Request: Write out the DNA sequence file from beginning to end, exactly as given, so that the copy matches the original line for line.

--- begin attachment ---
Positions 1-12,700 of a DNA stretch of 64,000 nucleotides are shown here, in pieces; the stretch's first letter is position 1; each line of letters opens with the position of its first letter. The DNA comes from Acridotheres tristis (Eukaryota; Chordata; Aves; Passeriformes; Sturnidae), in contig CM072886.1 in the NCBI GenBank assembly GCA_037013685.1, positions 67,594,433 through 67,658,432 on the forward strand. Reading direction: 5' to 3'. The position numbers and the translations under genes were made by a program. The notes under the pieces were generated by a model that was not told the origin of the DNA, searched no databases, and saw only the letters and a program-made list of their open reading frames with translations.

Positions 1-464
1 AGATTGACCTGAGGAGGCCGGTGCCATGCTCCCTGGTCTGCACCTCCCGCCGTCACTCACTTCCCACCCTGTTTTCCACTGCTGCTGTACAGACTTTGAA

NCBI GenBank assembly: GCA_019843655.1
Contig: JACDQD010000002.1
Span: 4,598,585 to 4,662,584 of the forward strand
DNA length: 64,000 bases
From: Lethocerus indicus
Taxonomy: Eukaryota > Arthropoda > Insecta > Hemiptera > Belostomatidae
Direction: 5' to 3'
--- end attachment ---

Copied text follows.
Positions 1-12,700 of a DNA stretch of 64,000 nucleotides are shown here, in pieces; the stretch's first letter is position 1; each line of letters opens with the position of its first letter. The DNA comes from Acridotheres tristis (Eukaryota; Chordata; Aves; Passeriformes; Sturnidae), in contig CM072886.1 in the NCBI GenBank assembly GCA_037013685.1, positions 67,594,433 through 67,658,432 on the forward strand. Reading direction: 5' to 3'. The position numbers and the translations under genes were made by a program. The notes under the pieces were generated by a model that was not told the origin of the DNA, searched no databases, and saw only the letters and a program-made list of their open reading frames with translations.

Positions 1-464
1 AGATTGACCTGAGGAGGCCGGTGCCATGCTCCCTGGTCTGCACCTCCCGCCGTCACTCACTTCCCACCCTGTTTTCCACTGCTGCTGTACAGACTTTGAA

NCBI GenBank assembly: GCA_019843655.1
Contig: JACDQD010000002.1
Span: 4,598,585 to 4,662,584 of the forward strand
DNA length: 64,000 bases
From: Lethocerus indicus
Taxonomy: Eukaryota > Arthropoda > Insecta > Hemiptera > Belostomatidae
Direction: 5' to 3'